I maintain a childlike appreciation for the natural forces and landscapes in my world that does not seem to fade as I grow older. The Columbia River holds my awe as a local landscape and a force itself. August reminded me constantly of the forested landscapes, and how they are changing under the force of wildfires.
I have been able to capture some remarkable photos of rivers and smoke from those wildfires, as the two converge.
Mondays I work at a tall building right on the shores of the Wilamette River. The rest of the week I work at home. Monday mornings before work I try to get in a short run before work, and thus have been able to see the effects of smoke from area fires on our city.
Smoke was so thick for a few days that I could actually smell it outside. I am pretty sure that most of it is coming south to us from British Columbia, but the smoke is likely worsened by fires in Washington and southern Oregon as well. Every summer the West burns.
All day long the light cast over my world has been orange. From morning, through midday, and into evening, the light is surreal: dimmed, tinted, and seemingly still. Maybe Mother Nature is holding her breath, watching and waiting, like me. I am grateful daily that my own community is not burning, while I see facebook reports of my friends evacuating from their homes in other places. Smoke in the air reminds me that the threat is close to me as well.
Returning across the Lewis & Clark bridge from Longview, Washington, I was startled to notice that from one shore I could not see across the Columbia River to the other shore. Instead of going home, I drove down to the waterfront to take a closer look.
While at the Rainier marina, I stopped to read some information signs that talk a little about the Columbia and about my tiny town of Rainier. I’ll reproduce some of it here, because I am so proud of my beautiful river, even when it flows beneath worrisome skies.
The Columbia River is the second longest river on the continent. It will fall more than 2600 feet in elevation as it flows 1270 miles from the Canadian Rockies to the Pacific Ocean. The elevation drop and the large water flow give the Columbia enormous potential to generate electricity. Currently the dams of the Columbia River Basin generate one third of all the hydro-electricity produced in the United States.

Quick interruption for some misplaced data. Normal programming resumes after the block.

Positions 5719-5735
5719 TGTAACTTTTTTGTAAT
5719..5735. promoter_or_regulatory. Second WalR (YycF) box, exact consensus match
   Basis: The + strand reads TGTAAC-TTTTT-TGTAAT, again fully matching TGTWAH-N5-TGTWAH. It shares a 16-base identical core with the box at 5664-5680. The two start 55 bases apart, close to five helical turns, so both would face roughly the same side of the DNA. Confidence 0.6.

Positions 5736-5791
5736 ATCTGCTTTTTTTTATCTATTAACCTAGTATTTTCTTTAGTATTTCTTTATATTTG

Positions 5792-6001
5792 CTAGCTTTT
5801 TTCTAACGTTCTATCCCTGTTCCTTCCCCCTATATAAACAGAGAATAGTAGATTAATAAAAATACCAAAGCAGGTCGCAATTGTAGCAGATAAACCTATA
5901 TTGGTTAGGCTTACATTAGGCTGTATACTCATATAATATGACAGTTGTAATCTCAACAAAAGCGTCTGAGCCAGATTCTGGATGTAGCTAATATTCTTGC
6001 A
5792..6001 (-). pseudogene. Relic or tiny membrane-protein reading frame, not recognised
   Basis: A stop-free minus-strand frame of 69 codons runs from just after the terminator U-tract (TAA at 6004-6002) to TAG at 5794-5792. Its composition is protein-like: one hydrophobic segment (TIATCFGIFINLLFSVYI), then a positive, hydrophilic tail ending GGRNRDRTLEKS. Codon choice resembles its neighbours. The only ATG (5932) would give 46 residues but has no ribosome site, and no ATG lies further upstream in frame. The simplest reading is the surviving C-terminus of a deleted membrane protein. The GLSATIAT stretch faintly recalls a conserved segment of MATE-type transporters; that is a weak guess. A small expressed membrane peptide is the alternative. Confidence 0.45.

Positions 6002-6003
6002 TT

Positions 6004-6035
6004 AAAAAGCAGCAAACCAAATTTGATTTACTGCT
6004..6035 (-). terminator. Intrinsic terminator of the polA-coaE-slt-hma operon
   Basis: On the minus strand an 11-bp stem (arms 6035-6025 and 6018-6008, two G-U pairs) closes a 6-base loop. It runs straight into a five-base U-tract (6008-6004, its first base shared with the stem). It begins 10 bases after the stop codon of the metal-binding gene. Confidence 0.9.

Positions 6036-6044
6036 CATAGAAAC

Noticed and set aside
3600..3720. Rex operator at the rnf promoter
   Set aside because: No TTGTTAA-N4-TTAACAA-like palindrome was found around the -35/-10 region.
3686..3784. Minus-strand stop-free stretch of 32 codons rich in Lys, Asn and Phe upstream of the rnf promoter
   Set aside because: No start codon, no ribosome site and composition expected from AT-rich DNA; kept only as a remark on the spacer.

The location of Rainier on the Columbia is a primary reason why it was established. Two days were needed to travel from Portland to Astoria before roads were built. Since Rainier is located in the middle, travelers spent one night in Rainier before they completed the second day of their journey.
In 1792 American Captain Robert Gray successfully crossed the Columbia River bar and sailed upstream approximately 13 miles. He named the river after his ship: “Columbia Rediviva.”
In 1805 Lewis and Clark traveled down the Snake River where they entered the Columbia. They finished their journey to the Pacific Ocean traveling down the Columbia.
In 1852 Charles Fox donated 24 acres for a town site that would become Rainier.
For the past two days it has been raining. For folks around here, the rain is a relief.
5 thoughts on “Smoke over the Columbia”
Great photos but what on earth were you doing running in that? I didn’t get outside until Sunday. Went to the mall to see a movie on Saturday and could still see and smell the smoke. I’m so glad to finally see some drizzle to hopefully clear the air completely. Makes for interesting photos but not good to breathe. Take care of yourself.
You make a good point, Mom. 😉 Possibly I don’t worry enough about myself. The smoke didn’t bother me noticeably while running, so I guess I assume it’s no big deal. It was probably bothering my lungs at some level though. Thanks for the reminder.
The air has been crisp and fresh lately, hasn’t it? Good timing too, as I have been doing lots of outdoor work. I am paying a neighbor to cut up the tree that fell into the creek. It’s so huge he has been working on it for a week. He’s also chopping as he goes, so my job is to haul the wet wood from the creek and bring it up the hill to the wood shed and stack it.
You won’t notice the scarring on the lungs for years when you take in toxins. The trouble comes when you get older and lungs become more delicate. Just pretend what you do now affects what happens later. 😉 Firewood is a good thing as long as you don’t breathe it in. I know what that kind of work feels like. We used to split downed trees and move wheel barrows full all the time. ;( Hard work. I’m happy the air is better now too.
Excellent atmospheric photos. Glad you are OK.
Thank you for your concern, Derrick. Yes, we are fine here in my town – except those who struggle when the air quality is bad. We had a couple days of rain and that cleared the air completely. I hope there was rain on the fires too, but I haven’t heard.